Written By Shane Williams

The first historical reference to the Occaneechi was in 1650, when an English explorer learned that “Occonacheans” lived on a small island in the Roanoke River and farmed cornfields on the north bank of the river. The Tutelo and Saponi settled on neighboring islands. The Occaneechi participated significantly in the fur trade between Virginians and various Piedmont tribes during the 1660s and 1670s. The Occaneechi language has is no longer spoken, but scholars believe the tribe spoke an eastern Siouan dialect similar to those of the Saponi and Tutelo.

Virginia explorer Abraham Wood visited the tribe in the late 1600s and described the tribes’ influence on the deerskin trade. Their location along the Great Trading Path was prime and connected the tribe not only with the Virginia colony but also with the Catawba and Cherokee tribes. In 1676 the Occaneechi were ambushed and driven out by colonist Nathanial Bacon and English settlers. The tribe migrated south from Roanoke to the Eno River in modern-day Orange County.

Between 1983 and 1986 archaeologists from UNC Chapel Hill excavated the Occaneechi village in present day Hillsborough. The research manifested a small village of about twelve wigwam houses surrounded by a central square and sweat lodge. The small tepees were protected by a defensive fortification, and a cemetery was located outside of the community. The many graves suggest various battles with the Iroquois as well as European diseases from the 1700s. Numerous artifacts were found during the excavation, including clay pottery, stone tools, and European objects from trade such as beads and axes. Additionally, items such as animal bones and pant remains suggested a diet of corn, beans squash and deer. The tribe had five seasons which included budding, ripening, mid-summer harvest, and winter. Two chiefs presided over the tribe, one in charge of warfare and the other agriculture and hunting.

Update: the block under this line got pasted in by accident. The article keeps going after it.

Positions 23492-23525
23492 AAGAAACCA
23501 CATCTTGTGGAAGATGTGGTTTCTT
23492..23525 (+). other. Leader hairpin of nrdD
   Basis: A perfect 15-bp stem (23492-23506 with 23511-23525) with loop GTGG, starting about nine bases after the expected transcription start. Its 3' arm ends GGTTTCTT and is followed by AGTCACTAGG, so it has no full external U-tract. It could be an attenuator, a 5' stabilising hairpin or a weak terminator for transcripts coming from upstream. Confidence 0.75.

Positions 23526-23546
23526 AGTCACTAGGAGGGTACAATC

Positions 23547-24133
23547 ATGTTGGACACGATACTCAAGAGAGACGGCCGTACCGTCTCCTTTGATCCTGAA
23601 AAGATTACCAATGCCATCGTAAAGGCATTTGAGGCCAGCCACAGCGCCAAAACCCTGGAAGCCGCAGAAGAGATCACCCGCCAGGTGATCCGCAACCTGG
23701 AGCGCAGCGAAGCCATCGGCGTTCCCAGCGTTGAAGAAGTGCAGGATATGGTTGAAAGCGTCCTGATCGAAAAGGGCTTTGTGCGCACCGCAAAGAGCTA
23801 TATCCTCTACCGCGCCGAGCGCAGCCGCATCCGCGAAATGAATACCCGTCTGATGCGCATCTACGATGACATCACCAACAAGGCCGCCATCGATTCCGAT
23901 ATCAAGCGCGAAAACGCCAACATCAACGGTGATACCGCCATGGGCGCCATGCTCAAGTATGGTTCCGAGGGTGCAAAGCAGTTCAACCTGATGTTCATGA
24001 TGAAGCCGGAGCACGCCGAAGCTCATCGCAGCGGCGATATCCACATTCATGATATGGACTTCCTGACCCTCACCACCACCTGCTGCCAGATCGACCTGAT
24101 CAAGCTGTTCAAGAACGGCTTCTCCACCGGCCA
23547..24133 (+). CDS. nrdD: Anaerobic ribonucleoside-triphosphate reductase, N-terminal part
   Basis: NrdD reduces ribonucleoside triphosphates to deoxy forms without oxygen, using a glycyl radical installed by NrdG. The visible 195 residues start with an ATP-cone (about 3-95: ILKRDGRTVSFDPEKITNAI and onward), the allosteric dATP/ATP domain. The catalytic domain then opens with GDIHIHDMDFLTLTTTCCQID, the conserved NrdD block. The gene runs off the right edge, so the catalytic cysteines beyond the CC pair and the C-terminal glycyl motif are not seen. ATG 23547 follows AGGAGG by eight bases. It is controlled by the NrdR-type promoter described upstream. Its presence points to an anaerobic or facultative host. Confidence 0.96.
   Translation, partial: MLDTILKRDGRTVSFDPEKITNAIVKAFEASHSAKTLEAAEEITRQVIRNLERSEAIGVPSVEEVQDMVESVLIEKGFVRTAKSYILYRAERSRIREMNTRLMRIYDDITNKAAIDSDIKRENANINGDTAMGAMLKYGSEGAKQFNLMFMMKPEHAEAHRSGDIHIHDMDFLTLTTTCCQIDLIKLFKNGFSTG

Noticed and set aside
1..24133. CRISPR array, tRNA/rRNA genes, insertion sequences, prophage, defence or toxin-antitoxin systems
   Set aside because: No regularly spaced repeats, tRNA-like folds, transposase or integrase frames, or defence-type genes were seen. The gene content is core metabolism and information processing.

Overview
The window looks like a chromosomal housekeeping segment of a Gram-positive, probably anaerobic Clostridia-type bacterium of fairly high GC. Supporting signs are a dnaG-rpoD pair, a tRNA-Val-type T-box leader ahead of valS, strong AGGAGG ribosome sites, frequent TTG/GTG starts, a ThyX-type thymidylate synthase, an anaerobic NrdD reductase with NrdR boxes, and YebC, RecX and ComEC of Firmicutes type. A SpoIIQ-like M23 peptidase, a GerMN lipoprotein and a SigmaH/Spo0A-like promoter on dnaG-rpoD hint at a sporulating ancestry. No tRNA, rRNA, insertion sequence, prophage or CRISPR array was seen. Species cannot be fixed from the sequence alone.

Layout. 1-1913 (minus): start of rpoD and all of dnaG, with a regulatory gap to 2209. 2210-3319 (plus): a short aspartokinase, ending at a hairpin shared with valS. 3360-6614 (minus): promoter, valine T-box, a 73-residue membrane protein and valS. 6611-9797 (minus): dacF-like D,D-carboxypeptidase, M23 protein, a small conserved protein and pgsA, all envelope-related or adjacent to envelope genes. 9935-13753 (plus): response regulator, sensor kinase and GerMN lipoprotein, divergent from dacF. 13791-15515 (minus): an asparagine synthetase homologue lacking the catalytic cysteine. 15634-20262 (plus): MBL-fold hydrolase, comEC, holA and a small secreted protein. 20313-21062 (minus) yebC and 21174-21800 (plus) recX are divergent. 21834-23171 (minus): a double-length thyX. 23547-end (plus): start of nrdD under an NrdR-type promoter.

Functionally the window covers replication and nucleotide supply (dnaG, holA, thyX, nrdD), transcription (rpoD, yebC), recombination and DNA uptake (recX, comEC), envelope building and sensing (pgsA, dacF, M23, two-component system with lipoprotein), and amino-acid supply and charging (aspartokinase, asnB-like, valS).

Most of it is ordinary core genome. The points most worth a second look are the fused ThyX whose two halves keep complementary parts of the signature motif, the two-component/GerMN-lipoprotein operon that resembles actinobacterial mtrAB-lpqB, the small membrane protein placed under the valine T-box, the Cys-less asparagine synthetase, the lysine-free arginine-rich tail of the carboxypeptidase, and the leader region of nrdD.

By the early 1700s, the Occaneechi had transferred north to the Meherrin River to garner protection from colonists at Fort Christanna in Virginia. Tribes, including the Saponi, Tutelo, and Meipontsky, also sought protection from the Virginia government. These tribes were descended from larger Siouan tribes that lived in North Carolina and Virginia during prehistoric times. According to William Byrd II, the various tribes united into a single community under the name Saponis; the Occaneechi distinction was quickly lost.

Starting in the 1820s many Occaneechi moved to Ohio and other midwestern states to join relatives. In the late-twentieth century, the tribe organized under the name Occaneechi Band of the Saponi Nation, and in 2002 the state of North Carolina formally recognized the tribe. Today, Occaneechi live primarily in Alamance and Orange counties.